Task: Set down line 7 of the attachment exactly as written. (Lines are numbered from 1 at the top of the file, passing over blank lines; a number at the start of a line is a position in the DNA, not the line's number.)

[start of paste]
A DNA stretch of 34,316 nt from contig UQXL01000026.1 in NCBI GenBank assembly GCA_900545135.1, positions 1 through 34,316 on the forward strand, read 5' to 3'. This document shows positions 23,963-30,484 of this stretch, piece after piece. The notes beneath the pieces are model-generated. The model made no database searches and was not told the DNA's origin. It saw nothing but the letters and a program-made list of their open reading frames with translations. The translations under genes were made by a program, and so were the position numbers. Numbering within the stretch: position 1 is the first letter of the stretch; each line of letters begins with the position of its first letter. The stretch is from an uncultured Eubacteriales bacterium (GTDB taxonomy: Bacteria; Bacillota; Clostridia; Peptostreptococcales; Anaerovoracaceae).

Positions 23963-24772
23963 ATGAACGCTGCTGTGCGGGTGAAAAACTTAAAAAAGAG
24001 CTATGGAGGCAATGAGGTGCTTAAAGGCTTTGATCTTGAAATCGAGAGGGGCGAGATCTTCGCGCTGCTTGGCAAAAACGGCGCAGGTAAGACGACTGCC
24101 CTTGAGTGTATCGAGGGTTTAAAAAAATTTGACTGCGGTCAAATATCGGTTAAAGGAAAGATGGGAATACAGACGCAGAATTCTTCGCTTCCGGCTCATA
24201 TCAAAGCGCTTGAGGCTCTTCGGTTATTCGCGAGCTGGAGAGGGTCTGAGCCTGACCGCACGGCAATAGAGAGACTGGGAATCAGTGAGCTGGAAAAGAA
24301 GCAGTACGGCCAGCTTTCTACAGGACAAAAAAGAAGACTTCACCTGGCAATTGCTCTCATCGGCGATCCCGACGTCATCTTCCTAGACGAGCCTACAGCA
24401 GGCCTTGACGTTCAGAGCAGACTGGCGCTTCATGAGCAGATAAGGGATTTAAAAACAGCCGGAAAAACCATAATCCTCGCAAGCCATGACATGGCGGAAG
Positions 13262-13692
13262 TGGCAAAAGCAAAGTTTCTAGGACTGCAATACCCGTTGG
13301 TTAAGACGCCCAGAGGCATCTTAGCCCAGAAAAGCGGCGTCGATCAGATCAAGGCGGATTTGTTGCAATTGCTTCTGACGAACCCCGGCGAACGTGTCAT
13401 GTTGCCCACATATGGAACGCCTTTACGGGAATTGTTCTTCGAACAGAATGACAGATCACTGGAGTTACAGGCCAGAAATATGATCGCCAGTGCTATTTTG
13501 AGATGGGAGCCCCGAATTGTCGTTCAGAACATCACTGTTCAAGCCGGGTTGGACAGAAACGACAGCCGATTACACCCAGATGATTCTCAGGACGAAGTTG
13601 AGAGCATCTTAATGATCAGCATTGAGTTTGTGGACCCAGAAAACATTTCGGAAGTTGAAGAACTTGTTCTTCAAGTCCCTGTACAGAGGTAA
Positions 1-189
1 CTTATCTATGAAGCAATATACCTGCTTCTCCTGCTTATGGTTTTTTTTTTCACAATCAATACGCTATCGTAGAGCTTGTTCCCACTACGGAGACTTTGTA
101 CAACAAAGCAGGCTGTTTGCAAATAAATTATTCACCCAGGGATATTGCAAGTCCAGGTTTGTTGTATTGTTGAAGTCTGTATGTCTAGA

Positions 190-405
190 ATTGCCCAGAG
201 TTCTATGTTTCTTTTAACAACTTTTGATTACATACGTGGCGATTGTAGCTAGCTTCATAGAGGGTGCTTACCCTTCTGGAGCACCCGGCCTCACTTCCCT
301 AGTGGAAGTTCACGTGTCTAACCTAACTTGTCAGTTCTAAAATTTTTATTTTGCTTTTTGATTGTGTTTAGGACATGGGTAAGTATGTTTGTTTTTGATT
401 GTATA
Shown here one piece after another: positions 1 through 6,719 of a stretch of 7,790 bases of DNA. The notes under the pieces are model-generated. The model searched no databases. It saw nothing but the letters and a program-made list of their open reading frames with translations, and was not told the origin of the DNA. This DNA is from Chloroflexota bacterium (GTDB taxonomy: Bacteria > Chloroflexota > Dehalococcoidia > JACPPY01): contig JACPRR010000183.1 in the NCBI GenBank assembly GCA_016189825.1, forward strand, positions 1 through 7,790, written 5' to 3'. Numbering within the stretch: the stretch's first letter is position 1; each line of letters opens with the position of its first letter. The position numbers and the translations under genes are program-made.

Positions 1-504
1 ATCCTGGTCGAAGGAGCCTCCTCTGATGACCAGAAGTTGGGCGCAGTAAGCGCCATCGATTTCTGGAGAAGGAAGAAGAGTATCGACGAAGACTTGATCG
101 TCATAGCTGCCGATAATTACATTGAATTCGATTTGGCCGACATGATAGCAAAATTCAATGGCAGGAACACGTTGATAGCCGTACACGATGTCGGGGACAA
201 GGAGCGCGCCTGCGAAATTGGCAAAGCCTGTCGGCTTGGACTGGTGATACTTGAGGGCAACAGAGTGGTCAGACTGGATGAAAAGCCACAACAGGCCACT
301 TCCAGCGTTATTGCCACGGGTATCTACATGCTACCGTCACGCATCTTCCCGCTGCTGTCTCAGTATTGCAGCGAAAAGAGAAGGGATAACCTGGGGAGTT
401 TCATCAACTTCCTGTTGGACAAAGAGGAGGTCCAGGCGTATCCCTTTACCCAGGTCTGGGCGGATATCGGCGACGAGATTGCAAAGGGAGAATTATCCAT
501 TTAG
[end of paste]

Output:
24301 GCAGTACGGCCAGCTTTCTACAGGACAAAAAAGAAGACTTCACCTGGCAATTGCTCTCATCGGCGATCCCGACGTCATCTTCCTAGACGAGCCTACAGCA